3 Stars - Recommended to fans of multiple story lines, Arctic Expeditions, and Vitamin C deficiencies
Publisher: Bellevue Press
Every good writer must suffer as those within his story suffer. Become the characters, live as they lived, even if it means avoiding each and every food that contains traces of Vitamin C so you can purposely give yourself scurvy. At least, that is Thomas Franklin's hope.
Thomas - an angsty teenage boy (show me one who isn't) - believes he is a direct descendant of the historical Franklin from the failed Arctic expedition. He immerses himself in this fantasy, sketching out a movie of the expedition in an attempt to recreate the event, bringing life to the men aboard the ship, discussing it passionately with his father, while avoiding the more difficult conversations of their recent move to a remote northern corner of Canada and his adjustment - or lack thereof - to his parents' separation.
John Franklin - teaching at his son's high school and distracted by an attempt to rekindle an on again/off again affair - tried his best to be the father Thomas needs him to be. He struggles to give his son space, allowing Thomas to revel in his fantasy world of icebergs and cannibalism without pressuring him for too much information.
As Thomas and his father completely miss the point and avoid working towards a more intimate relationship, they become something like passing ships to one another. Thomas is unaware of his father's issues at school while John doesn't notice his son's blatant attempt to beat his body into a bleeding, starving scurvy-ridden shell.
Gregory Spatz uses his novel Inukshuk as a platform for many meaningful subplots - which, at times compliment one another very well and at other times appear to work very much against each other. If I'm being honest, at times, I wasn't even sure what the book's main plot was... is it possible for a book to be made up of a series of subplots without ever having committed to one main plot?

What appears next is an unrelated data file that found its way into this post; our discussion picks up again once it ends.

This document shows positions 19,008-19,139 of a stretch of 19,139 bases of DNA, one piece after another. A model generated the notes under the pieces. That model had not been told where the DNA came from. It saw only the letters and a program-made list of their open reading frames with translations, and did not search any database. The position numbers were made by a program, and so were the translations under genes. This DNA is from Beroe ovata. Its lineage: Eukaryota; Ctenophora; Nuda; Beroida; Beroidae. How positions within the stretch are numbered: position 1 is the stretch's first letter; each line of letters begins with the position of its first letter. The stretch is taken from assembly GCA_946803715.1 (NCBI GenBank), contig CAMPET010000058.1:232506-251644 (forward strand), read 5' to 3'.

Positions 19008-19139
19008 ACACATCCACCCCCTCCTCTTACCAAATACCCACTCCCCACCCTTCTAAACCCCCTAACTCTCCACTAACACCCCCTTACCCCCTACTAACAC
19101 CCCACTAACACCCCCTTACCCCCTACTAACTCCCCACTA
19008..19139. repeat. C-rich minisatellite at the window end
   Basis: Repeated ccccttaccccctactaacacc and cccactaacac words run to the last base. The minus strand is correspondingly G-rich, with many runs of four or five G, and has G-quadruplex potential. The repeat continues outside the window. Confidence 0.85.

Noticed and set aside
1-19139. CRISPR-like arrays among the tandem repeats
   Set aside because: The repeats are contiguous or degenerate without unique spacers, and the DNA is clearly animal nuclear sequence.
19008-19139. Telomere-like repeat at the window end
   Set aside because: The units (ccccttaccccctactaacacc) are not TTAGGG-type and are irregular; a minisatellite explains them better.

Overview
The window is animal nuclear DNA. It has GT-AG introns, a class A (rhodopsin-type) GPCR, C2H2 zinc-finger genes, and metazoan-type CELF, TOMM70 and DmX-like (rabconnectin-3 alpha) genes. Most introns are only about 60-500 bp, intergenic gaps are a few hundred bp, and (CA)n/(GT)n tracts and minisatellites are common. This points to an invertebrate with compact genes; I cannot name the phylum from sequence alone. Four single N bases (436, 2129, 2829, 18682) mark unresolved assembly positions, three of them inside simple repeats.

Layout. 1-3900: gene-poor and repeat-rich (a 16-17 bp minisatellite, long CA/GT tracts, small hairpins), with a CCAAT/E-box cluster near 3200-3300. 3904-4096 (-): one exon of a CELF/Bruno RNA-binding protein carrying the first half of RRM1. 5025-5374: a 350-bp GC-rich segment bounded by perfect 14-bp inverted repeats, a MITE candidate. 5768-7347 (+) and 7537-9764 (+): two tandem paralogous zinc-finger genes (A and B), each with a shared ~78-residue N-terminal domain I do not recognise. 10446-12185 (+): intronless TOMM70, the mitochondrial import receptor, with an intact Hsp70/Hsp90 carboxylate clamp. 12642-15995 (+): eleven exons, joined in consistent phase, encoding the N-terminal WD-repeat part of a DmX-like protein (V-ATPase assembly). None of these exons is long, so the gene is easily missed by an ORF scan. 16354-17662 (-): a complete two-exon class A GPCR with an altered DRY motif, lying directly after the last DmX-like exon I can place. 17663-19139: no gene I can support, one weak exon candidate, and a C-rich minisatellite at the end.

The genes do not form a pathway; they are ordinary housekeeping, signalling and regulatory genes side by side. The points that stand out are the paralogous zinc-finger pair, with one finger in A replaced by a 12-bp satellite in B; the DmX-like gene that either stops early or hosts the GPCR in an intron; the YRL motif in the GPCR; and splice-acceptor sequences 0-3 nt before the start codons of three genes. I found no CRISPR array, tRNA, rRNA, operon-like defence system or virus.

There's the overall family drama story arc - you have a father and son, with an absent mother, who struggle to develop and maintain a normal, healthy relationship and tend to work at odds against one another. This story arc is told through two clearly separate means:
The father's side of the story - his inability to let go of the hope that his estranged wife will return, his obsession with Miora (the mother of a boy who beats up his son at school), his inability to find something he and his son can grasp onto, and the fact that he loses himself to his poetry as a means of escaping it all.
And the son's side of the story - the embarrassing crush he has on his younger neighbor, his obsession with the Franklin expedition and the burning desire to write it all out, his devil-may-care attitude regarding school and fitting in with the other kids his age, and the early independence that his father has pushed onto him by not being around.Within this flip-flop style of writing - while we are immersed in Thomas's side of things - we are given an additional story line... that of the actual events that Thomas is creating and chronicling into a movie format of the Arctic expedition. We meet and read about the two main characters aboard Franklin's ship and the hardships they are facing as they freeze and starve to death in the middle of the ocean.
While Gregory weaves all of this throughout the pages of his novel, he maintains a strict third person narrative. This is perhaps the most jarring aspect of the entire book for me. The overall effect left me feeling disconnected. I had very little empathy for what was taking place in either of their lives. More often than not, I found that I was just reading for the sake of reading.
I'm left wondering how John and Thomas's portions of the story would have come across had they been told in first person. Would I have felt a more vested interest in their individual struggles? Would I have been unable to put the book down because I was dying to know what was going to happen to them next? This is one of the first times that I've ever been painfully aware of a novel's POV. Did Gregory test out different points of view before settling on this one? Did first person never cross his mind? If it was written in first person, would it have actually accomplished what I longed for - a deeper connection with and growing concern for John and Thomas? I suppose I will never know...
Inukshuk was a valiant effort at mixing history with present day. While it didn't make me want to research Arctic expeditions, or create any sympathy angst for Thomas and love-loss regret for John, it did tell a good story. I imagine history buffs would find much more to appreciate here than I did. I walked away feeling a wee bit of this book went right over my head.